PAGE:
Although the level of debt was of great concern, the company began to pay it down. By year-end 2010, debt was reduced to $2.5 billion, and the company was highly profitable and putting up better-than-expected numbers.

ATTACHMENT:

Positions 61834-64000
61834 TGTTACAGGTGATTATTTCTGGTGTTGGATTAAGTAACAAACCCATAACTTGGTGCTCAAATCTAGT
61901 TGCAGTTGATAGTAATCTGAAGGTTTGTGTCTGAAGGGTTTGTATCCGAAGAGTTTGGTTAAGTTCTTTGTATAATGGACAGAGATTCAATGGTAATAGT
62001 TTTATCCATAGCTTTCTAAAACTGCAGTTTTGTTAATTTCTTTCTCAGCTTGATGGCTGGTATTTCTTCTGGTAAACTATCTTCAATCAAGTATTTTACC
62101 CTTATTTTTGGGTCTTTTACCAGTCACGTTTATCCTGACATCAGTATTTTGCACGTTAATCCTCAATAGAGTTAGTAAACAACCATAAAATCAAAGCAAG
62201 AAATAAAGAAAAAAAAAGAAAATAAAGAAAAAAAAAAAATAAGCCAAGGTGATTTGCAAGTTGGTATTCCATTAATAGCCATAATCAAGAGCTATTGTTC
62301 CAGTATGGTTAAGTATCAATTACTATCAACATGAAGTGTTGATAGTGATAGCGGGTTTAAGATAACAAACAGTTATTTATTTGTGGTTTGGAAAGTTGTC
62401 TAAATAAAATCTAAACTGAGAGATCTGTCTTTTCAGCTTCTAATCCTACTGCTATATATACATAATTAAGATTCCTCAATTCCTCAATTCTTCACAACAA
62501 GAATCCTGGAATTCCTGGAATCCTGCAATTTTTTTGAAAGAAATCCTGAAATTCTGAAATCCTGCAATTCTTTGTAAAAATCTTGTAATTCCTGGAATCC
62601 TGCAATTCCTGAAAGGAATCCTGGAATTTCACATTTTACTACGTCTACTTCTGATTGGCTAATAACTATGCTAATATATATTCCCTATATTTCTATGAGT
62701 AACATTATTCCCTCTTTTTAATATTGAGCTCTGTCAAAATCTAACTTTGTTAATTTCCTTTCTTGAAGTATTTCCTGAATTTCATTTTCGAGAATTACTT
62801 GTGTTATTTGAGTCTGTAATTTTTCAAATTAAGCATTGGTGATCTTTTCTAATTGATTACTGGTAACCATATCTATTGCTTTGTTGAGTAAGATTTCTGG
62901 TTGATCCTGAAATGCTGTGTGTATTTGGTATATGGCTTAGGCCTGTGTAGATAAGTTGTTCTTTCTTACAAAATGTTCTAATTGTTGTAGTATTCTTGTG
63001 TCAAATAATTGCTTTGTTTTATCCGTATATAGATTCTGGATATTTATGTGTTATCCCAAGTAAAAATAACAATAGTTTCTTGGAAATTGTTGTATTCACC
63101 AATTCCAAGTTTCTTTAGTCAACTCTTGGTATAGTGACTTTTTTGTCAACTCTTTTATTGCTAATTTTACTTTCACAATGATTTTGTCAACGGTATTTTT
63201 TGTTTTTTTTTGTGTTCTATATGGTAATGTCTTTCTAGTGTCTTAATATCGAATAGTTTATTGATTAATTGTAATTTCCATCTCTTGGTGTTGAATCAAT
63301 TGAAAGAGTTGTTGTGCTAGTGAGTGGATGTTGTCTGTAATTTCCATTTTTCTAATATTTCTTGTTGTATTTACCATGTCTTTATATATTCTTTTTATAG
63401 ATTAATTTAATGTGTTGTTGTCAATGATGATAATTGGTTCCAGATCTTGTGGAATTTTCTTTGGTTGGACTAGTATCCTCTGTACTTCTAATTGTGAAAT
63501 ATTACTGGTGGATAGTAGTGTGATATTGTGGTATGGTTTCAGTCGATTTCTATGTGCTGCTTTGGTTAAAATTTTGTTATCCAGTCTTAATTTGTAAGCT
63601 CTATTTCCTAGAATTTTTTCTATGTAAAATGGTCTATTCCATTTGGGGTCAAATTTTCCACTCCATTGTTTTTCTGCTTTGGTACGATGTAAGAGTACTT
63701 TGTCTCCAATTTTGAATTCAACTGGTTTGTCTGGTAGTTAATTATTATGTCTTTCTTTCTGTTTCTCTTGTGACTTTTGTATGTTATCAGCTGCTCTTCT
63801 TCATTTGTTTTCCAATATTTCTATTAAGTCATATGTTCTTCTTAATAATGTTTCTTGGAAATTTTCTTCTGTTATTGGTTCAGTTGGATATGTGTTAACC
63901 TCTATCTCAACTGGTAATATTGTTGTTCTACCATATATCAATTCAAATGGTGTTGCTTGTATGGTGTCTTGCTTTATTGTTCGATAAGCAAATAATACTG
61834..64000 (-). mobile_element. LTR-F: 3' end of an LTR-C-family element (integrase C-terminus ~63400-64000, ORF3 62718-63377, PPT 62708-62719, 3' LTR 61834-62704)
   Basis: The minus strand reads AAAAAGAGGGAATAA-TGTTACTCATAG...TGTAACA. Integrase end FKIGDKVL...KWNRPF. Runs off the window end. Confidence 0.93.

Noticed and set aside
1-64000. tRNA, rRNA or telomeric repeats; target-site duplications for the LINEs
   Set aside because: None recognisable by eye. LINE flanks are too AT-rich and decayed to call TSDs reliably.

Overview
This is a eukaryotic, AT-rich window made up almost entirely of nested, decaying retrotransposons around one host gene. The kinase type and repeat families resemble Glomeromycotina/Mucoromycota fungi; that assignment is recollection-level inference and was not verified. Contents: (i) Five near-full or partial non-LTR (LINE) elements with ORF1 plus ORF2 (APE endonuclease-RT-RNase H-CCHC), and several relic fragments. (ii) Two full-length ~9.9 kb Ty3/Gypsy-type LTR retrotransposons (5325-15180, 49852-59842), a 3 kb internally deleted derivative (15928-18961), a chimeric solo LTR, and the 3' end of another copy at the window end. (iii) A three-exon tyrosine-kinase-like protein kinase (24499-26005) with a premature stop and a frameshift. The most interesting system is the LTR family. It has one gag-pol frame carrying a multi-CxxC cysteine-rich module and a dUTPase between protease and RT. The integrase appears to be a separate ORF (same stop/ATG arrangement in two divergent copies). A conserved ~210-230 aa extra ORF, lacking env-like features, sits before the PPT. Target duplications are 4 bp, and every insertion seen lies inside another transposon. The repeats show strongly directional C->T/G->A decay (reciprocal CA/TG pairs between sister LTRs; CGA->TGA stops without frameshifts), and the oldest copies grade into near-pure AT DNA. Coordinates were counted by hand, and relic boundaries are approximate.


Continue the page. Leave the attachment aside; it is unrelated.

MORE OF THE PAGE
In September 2011, the company doubled its quarterly dividend from 4 cents a share to 8 cents. Just two quarters later, Gannett increased the dividend by 250%, to 20 cents. By then, debt was down to $1.4 billion, and the company was also buying back stock. GCI Long Term Debt data by YCharts The stock is now up 13 times the low point it hit back in 2009. Along the way, skepticism has remained in the markets and among analysts, and the company has traded at very low multiples at times. Perhaps newspaper companies deserve low multiples. But the announcement of yesterday's deal might finally deal with the perception of what Gannett really is. Even with yesterday's blistering performance, the stock yields 3%, and trades at about 11 times the 2014 consensus estimate, which does not yet include the potentially accretive nature of the acquisition. I believe that there also may be room for further dividend increases, but time will tell. At the time of publication the author held no positions in any of the stocks mentioned.Follow @JonMHellerCFAThis article is commentary by an independent contributor, separate from TheStreet's regular news coverage.